For the first time in history, China is operating two carriers together in simultaneous training missions to refine attack tactics and closely approach and ability to conduct dual-carrier operations.
Citing various news reports, the Chinese-backed Global Times said China’s first carrier, the Liaoning was “spotted” in the Yellow Sea and that China’s second carrier, the “Shandong” concurrently embarked upon a training voyage in the Bohai Sea.
“This was the first time known to the general public that China had two active aircraft carriers out at sea for apparent simultaneous exercises,” the paper says.
The paper goes on to quote a Beijing-expert called Li Jie as saying two Chinese carriers could “squeeze the island of Taiwan from different angles.” In this context, the report adds that, alongside a dual-carrier presence, China’s DF-21D and DF-26 anti-ship ballistic missiles could deny possible “U.S. intervention.”
Interestingly, the Chinese move toward dual-carriers attack preparations could clearly be interpreted as a specific and visible attempt to mirror, or match, U.S. capabilities in the Pacific. On multiple occasions recently, the U.S. Navy has conducted dual-carrier attack drills in the Pacific theater, demonstrating an ability to coordinate massive, integrated maritime carrier air wing attacks. Through effective networking, two carriers can stagger launches, integrate mission objectives, and optimize sortie rate mission flow by tailoring it to particular mission needs.
Dual-carrier attack options extend the Navy’s ability to hit inland targets to a larger extent, extend target-searching dwell time, and enable coordinated multi-platform strikes, but they also greatly improve destroyer-and-cruiser launched missile attacks.
Each Carrier Strike Group consists of a carrier, cruiser, and two destroyers, a dynamic designed to bring a large, integrated combination of sea-launched assets. Multi-carrier attacks are designed to succeed by virtue of elaborate networking, command and control, and air-confliction efforts while doubling firepower, surveillance potential, and weapons capability.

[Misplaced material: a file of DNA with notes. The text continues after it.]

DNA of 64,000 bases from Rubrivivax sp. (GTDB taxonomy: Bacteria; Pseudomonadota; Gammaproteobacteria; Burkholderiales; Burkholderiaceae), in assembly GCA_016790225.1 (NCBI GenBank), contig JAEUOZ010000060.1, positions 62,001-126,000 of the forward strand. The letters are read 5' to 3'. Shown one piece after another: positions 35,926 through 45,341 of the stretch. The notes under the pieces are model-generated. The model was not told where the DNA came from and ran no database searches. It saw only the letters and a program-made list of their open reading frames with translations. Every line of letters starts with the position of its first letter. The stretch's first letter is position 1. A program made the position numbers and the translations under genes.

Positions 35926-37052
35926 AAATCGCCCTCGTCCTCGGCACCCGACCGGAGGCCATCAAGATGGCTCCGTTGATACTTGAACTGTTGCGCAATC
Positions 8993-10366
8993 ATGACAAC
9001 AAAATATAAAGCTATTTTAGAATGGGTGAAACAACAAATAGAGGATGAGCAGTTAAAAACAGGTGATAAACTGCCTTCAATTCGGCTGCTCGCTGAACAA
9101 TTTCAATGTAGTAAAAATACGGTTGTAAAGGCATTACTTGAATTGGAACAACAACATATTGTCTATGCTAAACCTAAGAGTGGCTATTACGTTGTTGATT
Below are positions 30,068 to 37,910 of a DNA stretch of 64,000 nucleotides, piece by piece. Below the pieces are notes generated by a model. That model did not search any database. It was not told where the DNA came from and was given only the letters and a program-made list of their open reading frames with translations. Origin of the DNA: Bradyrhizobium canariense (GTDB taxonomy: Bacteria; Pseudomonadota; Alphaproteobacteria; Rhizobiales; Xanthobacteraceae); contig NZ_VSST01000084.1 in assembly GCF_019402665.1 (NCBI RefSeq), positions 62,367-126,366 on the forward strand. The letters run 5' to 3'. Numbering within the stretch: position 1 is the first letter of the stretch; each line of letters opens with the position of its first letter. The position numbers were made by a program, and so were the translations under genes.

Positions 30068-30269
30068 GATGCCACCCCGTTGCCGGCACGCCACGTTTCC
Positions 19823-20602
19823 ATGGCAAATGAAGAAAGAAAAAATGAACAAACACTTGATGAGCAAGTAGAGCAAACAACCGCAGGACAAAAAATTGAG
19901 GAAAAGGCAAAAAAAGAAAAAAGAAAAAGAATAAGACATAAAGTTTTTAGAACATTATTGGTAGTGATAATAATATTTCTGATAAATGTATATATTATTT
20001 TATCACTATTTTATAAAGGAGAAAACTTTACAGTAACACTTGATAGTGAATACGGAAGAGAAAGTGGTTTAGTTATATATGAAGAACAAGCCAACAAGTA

China’s moves demonstrate that this kind of tactical maritime advantage may no longer be restricted to the U.S. but may instead be part of China’s growing effort to achieve parity, if not overmatch, with the U.S. While current Chinese carrier maneuvers may not yet parallel U.S. power-projection capabilities, there is fast-growing concern regarding China’s pace of carrier-construction, ship-building resources and overall fleet expansion.
China is planning a massive 85,000 ton, 40-plus aircraft-strong high-tech carrier engineered with an electromagnetic catapult and a much greater attack range than its first carriers.
The third carrier, identified as a Type 002 carrier, is reported to have a displacement of 80,000 tons and be able to operate a carrier air wing of more than 40 fixed-wing fighters. While conventionally powered, as opposed to the U.S. Navy’s nuclear-powered carriers, the Type 002 will greatly expand China’s air attack range and power-projection capability on a truly global scale.
Kris Osborn is the defense editor for the National Interest. Osborn previously served at the Pentagon as a Highly Qualified Expert with the Office of the Assistant Secretary of the Army—Acquisition, Logistics & Technology. Osborn has also worked as an anchor and on-air military specialist at national TV networks. He has appeared as a guest military expert on Fox News, MSNBC, The Military Channel, and The History Channel. He also has a Masters Degree in Comparative Literature from Columbia University.